Debates between Ricoeur and Levinas on Ethical Subjectivity

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According to Ricoeur, the self is constituted by narratives, which configure and synthesize diverse and various elements into a cohesive entity through means of emplotment. Ricoeur refers to this as the "narrative identity" which is from through a dialectic of personal experience and impersonal circumstance, or ipse-identity (selfhood) and idem-identity (sameness). A narrative identity also establishes the notion of an enduring ethical subject to whom a moral obligation can be imputed. Since the variety of experiences of passivity attests to the inseparable of the self and the other, Ricoeur argues that the otherness is not the exterior of the self, but the interior and constitution of the self.

Although Levinas agrees with Ricoeur on the importance of otherness in shaping the ethical self, Levinas argues for the primacy of face-to-face encounter with the other which exposes the self to a responsibility toward others’ needs and demands that precedes any perception, knowledge, or narrative understanding. The encounter with the other’s face is a direct and immediate experience of the other’s alterity, an encounter with transcendence that is infinite, an epiphany that commands me to be responsible. Thus, the other is absolutely exterior to the self. The other is so radically other that cannot be captured through any representation or narrative by me. To do so would be to assimilate the other into oneself and reduce the other to a mere character in our personal story, the same as me. For Levinas, Ricoeur’s ontology implies totality, so that the other is not truly other but is ultimately the same as me.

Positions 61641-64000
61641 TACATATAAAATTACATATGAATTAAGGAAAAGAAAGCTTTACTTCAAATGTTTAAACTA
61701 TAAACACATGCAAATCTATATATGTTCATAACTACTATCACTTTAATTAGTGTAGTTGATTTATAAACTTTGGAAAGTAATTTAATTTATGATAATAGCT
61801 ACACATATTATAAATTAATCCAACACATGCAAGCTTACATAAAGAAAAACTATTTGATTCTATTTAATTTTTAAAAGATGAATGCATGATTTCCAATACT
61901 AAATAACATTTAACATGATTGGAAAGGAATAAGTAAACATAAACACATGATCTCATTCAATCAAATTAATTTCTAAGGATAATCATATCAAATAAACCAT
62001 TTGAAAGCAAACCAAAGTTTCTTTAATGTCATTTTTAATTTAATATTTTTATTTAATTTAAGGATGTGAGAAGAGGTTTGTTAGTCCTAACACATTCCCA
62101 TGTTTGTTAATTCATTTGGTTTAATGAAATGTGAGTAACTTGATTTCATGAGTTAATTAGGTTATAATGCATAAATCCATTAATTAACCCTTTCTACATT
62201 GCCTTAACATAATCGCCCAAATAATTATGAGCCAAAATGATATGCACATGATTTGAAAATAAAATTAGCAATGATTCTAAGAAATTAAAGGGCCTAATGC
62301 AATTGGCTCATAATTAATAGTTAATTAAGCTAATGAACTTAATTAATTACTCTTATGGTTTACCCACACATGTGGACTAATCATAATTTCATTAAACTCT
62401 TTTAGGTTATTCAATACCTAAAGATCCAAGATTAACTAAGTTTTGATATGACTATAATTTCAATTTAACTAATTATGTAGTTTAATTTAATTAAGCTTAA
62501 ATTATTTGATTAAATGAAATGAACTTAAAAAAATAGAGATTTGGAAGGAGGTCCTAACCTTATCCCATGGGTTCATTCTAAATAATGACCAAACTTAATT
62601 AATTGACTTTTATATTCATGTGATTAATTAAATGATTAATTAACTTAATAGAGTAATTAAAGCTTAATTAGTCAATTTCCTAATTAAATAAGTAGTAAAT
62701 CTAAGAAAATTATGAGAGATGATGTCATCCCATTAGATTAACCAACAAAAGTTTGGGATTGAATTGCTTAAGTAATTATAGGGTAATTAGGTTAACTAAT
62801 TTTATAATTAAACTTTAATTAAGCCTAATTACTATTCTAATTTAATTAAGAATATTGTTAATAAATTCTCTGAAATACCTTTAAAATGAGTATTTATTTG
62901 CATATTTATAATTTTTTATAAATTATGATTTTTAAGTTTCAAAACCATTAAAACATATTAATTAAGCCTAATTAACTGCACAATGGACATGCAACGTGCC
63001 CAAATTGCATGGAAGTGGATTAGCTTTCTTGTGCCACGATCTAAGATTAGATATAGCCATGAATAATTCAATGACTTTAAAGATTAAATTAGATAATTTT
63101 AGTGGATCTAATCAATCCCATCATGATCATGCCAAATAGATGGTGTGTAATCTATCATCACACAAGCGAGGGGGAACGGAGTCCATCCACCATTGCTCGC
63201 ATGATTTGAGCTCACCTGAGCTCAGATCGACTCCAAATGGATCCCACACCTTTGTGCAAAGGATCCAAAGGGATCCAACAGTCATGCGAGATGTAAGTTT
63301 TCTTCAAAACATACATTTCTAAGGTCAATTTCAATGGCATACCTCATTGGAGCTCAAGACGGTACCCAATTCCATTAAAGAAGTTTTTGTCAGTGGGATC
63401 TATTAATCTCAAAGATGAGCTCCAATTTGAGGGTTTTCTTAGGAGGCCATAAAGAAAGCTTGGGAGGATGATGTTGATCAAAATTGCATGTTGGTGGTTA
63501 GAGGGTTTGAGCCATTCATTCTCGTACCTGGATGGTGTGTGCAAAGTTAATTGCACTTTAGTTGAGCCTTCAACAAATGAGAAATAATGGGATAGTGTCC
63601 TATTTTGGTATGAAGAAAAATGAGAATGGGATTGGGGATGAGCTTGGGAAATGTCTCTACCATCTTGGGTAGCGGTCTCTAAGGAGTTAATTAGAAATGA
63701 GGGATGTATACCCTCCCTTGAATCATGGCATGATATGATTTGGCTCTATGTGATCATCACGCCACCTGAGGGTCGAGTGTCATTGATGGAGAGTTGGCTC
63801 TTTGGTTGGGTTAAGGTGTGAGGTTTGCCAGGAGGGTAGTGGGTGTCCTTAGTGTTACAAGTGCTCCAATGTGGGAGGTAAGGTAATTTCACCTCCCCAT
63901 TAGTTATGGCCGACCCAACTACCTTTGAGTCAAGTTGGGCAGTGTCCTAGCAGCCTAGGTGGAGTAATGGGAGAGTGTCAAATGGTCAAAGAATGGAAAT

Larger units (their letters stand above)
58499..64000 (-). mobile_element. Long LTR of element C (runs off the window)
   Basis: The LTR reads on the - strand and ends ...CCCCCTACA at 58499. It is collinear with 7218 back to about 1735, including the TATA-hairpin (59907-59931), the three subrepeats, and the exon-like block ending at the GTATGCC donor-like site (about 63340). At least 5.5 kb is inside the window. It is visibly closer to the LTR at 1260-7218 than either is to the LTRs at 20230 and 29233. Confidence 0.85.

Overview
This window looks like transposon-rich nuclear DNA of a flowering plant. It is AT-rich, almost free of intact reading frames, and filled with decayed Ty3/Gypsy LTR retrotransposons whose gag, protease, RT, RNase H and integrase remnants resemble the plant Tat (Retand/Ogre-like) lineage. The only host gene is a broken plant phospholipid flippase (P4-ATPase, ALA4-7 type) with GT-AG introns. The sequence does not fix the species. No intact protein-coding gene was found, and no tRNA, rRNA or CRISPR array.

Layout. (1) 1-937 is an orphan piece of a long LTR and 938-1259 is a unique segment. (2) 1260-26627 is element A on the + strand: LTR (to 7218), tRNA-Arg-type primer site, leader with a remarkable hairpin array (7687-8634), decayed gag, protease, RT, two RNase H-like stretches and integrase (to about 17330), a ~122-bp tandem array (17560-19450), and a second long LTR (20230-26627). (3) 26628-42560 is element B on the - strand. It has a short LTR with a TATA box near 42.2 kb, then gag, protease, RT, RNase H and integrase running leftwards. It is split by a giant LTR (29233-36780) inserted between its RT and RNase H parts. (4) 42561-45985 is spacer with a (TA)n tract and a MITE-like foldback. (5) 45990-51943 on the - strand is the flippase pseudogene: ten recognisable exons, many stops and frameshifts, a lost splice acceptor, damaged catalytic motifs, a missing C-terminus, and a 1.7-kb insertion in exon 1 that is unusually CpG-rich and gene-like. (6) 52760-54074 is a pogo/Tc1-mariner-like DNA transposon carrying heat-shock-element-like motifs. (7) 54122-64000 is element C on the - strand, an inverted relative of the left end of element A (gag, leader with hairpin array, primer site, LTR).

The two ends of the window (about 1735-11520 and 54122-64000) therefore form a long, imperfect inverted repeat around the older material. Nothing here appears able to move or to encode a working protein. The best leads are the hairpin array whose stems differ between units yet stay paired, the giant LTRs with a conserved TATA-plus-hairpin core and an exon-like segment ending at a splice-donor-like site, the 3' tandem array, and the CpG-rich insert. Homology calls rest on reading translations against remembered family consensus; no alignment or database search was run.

However, Ricoeur contends that for the voice of the other to be able to command me responsibility, it must presuppose that one can hear and recognize the other's voice. Furthermore, the self must be able to discern and acknowledge the legitimacy of the commandments of others which becomes my belief. Ethics requires our ability to see ourselves as others, and others as people like me. Without the reciprocity of the dialogue, without anticipating counting on me by the other, “would I be capable of keeping my word, of maintaining myself?” (OA, 341). Levinas makes us seem to choose between the same or the other, totality or infinity. However, Ricoeur argues that the experience of the same and the other complement each other.

While Patrick Bourgeois grants that Ricoeur’s critique of Levinas is too severe, he defends Ricoeur against Levinas. Bourgeois admits that Ricoeur needs Levinas for his overall argument. Based on Levinas’ idea, Bourgeois adjusts Ricoeur’s interpretation without changing his position, through which Ricoeur’s philosophy can be thought of as a link between Levinas' exteriority and Husserl's analysis of intentionality. Richard Cohen rather maintains the Levinasian criticism of Ricoeur’s interpretation. According to Cohen, Levinasian alterity is not separated to the point of inviolability, mere passivity, as Ricoeur claims; rather the alterity of the other is the condition of possibility for any ethical hermeneutics. Respect for the other in the mutual exchange can be moral only if such a moral dimension has been brought into play through previous encounters with the other himself. My presentation will reexamine the debates between Ricoeur and Levinas on ethical subjectivity. And I would argue that while Levinas’ philosophy provides the fundamental account of our moral intuition, his ethics is actually based on the unarticulated ontology. And Ricoeur’s hermeneutical self helps us understand how our dialogical relationship with others would shape our moral self-understanding and our reflection on our moral responsibility toward others.
Original languageEnglish
Publication statusPublished - 14 Oct 2023
EventRicoeur in Practice: 17th Annual Society for Ricœur Studies Conference - Institute for Christian Studies, Toronto, Canada
Duration: 12 Oct 202314 Oct 2023


ConferenceRicoeur in Practice
Internet address


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